The Red Banner Baltic Fleet and naval infantry – Leningrad Front

Naval Infantry.
Heavy cruiser Maxim Gorky at Leningrad 1942.

The Red Banner Baltic Fleet (Krasnoznamyonnyy Baltiyskiy Flot, KBF) suffered heavy losses during the evacuation of Tallinn on 28/29 August, but by the beginning of the siege of Leningrad it still had enough warships left to provide considerable naval gunfire support to Soviet ground troops. The heavyweights were the battleships Marat and October Revolution, each with 12 305mm guns that could hurl 470kg high-explosive shells out to 24km, and the heavy cruisers Kirov and Maxim Gorky, each with nine 180mm guns that could fire 97kg shells out to 33km. Additionally, the incomplete heavy cruiser Petropavlovsk (ex-Lutzow), purchased from Germany in 1940, had two operational 8in. gun turrets. The KBF also had seven operational Gnevny-class destroyers, as well as a number of smaller warships. In addition, the KBF operated a railway battery with four 180mm guns, as well as a naval test range near Toksovo that had a single 406mm gun, a 356mm gun and two 305mm guns. Once the Germans mined the Gulf of Finland, the KBF could not risk moving around much and the fuel-oil shortage virtually immobilized the largest warships. Nevertheless, even from their anchorages the Soviet warships could bombard targets around Pushkin and Krasnoye Selo. On the receiving end, the Germans found the Soviet heavy naval gunfire discouraging but not very accurate. Amazingly, less than 30 per cent of Soviet naval gunfire used an observer – often it was just fired at area targets – which greatly diminished its effectiveness. Yet the KBF fired over 25,000 rounds against German ground troops during September 1941, which played a major role in stopping the enemy’s final lunge toward the city.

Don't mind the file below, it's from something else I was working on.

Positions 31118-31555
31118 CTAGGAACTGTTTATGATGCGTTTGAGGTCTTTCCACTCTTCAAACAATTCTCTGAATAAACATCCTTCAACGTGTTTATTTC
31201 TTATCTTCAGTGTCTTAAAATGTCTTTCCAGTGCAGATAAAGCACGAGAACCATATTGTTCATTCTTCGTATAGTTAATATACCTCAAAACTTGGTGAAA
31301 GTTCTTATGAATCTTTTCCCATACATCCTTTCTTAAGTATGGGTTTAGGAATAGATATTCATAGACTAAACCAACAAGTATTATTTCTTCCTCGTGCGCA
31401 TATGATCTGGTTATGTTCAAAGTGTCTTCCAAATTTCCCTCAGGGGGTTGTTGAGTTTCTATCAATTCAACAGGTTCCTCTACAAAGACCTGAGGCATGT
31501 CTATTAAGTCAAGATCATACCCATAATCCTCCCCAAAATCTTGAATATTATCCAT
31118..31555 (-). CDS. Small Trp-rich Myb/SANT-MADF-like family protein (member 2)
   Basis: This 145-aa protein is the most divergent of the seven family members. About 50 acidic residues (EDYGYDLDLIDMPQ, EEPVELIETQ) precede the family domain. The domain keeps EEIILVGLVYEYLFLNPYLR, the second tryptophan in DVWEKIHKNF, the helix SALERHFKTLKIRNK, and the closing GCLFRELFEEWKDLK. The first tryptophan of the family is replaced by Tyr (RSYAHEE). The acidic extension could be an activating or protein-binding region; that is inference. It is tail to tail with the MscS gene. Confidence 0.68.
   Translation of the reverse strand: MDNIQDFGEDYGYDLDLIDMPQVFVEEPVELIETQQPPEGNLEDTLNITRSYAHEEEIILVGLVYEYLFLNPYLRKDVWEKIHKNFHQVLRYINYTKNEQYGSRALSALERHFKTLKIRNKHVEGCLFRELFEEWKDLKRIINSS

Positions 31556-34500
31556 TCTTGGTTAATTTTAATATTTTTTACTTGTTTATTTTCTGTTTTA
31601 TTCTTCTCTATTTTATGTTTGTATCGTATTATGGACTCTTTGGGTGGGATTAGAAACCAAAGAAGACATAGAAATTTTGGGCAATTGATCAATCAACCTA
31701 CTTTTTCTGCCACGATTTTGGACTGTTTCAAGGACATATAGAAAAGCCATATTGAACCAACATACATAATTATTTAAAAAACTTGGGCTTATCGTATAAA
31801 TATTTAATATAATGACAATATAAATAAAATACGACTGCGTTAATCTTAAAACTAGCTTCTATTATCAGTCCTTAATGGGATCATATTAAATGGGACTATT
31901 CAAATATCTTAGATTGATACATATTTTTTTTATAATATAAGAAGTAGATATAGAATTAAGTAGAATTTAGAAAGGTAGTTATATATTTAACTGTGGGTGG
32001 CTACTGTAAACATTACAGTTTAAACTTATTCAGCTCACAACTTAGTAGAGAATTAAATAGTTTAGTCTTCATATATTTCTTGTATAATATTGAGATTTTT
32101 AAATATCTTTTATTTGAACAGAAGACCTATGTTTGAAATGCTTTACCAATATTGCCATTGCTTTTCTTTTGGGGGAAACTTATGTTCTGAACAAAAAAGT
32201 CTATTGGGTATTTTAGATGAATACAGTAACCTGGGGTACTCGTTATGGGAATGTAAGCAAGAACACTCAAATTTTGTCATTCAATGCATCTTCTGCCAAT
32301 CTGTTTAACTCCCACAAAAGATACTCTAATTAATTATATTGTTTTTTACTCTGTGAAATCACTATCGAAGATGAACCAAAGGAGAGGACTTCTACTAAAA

During the course of the siege of Leningrad, the KBF provided over 125,000 sailors to fight in ground units, comprising nine rifle brigades, one ski regiment, 38 separate battalions and 32 artillery batteries. The 1st Naval Rifle Brigade played a crucial role in holding Leningrad in 1941 but was virtually destroyed, while the 2nd, 5th and 6th naval rifle brigades helped to hold the Oranienbaum bridgehead. The 4th Naval Rifle Brigade was tasked with defending the ice road over Lake Ladoga in the winter of 1941/42 and spent virtually the entire winter on the ice.

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